Introducing the
“Expressions” Collection

Featured in

The Peace Gallery “Proudly She Served” Art Show

I began working on the “Expressions” collection of five paintings in 2020 when we entered
quarantine. My husband was deployed, the world around me seemed to be falling apart apocalypse style, and I was terrified. We didn’t know when he would come home, we didn’t know when things would get back to normal (although eventually I realized they never would, and that was okay) and I felt completely disoriented. Social isolating. Social distancing. Masks. We are still so close to this experience in time that I am not sure I have fully processed what the experience was for me, but I know it affected me profoundly.

In the weeks where I was initially stuck at home time stopped. Rain fell constantly. I had never had such a sudden pause in work in my life, and it was a shock to the system. Anxiety, panic, stress, worry, trepidation, fear… all of it came in droves. While people were stress buying toilet paper, I was stress buying cat food in case anything happened to me before my husband got home. Making sure my cat was okay felt like one of the only things I could control.

 

But, by 2020, I had been making art for three years externalizing what I was experiencing internally. These meditative works centered and reminded me of this: just as I moved through the creative process, so too do we move through life.

When I make these works, I start out with no plan. Only color and movement.
Scraping paint across canvas, pouring it and shifting the angles of the canvas to allow it to mix and spread on its own terms. Some pouring paint I have mixed to the consistency of puffy paint, enabling me to paint with thick dazzles of line. Layer by layer appeared on canvas as day after day passed during quarantine.

I made many works over those initial months, but these five were the ones I specially selected for The Peace Gallery’s “Proudly She Served” Art Show. I feel these works demonstrate not only my care for my wellness during a very difficult time, but also demonstrate the process of how I return to myself time and time again.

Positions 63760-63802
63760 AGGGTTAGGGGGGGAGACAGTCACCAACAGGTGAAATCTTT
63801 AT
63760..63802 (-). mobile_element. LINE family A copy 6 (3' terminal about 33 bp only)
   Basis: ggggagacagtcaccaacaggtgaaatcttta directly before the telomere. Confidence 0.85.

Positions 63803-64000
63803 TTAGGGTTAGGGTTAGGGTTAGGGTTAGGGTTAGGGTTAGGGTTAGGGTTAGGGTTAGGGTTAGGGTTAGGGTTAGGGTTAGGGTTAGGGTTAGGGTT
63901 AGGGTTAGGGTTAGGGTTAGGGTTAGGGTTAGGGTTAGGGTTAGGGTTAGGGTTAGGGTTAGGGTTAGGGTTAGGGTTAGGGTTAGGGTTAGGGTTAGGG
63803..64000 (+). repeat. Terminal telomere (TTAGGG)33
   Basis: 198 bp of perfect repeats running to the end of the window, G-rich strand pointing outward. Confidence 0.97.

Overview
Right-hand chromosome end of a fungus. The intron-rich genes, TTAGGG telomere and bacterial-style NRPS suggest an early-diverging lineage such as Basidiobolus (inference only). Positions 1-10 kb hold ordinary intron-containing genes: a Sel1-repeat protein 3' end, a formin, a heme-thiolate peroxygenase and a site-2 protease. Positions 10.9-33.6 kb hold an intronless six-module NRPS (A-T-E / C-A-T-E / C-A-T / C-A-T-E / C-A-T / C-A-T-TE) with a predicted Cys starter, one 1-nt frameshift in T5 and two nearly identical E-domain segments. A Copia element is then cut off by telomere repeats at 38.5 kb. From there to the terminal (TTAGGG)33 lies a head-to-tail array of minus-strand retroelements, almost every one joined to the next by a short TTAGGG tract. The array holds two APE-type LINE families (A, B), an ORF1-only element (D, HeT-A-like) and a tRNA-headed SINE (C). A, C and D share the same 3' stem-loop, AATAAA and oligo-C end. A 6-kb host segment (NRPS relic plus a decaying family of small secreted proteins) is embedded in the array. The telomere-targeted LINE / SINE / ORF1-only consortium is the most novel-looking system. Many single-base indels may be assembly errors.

Still Beautiful Quarantine No.5

Size: 8” x 8”

Price: $192 (not including tax or shipping)

Still Beautiful Quarantine No.5 may initially allude to the appearance of the girl in the image (not a self-portrait). But this work is not about her beauty or societal expectations of beauty (which definitely came to mind in 2020 when I kept wearing Chanel red lipstick with only my cat around to appreciate the effect). Instead, she looks outward, introspective, seeing that despite the tumult surrounding her, there is in fact still beauty to celebrate all around. Beauty in the mundane, small moments. The agitated twitch of a cat’s tail as a bird lands near the window. Sidewalk chalk rainbows drawn by little hands, reminding us joy is ever present. The calming way the sun shifts through the trees all day, something unnoticed on days spent in an office setting. 

This work marks the moment I eased into a slower pace, because the pandemic forced me to enter each moment fully present. It was disorienting and uncomfortable in the beginning, but over time reminded me to not rush so much. To slow down, and even in the fear – pay attention to the things all around me that were still beautiful.

Waiting, Quarantine No.6

Size: 14” x 11”

Price: $462 (not including tax or shipping)

Waiting, Quarantine No.6 was a work made as 2020 dragged on. Day after day after day… the sharp fear felt in the early stages of the quarantine had faded, and a numbness began to settle in. At this point I was still desperately yearning for a return to what we had before everything changed and resigned that it would not. I embodied this “before and after” within the two shades of orange in the background. The repetition of dots, like the repetitions of days, go on and on until we reach the woman in the foreground – expression divided, outcome uncertain.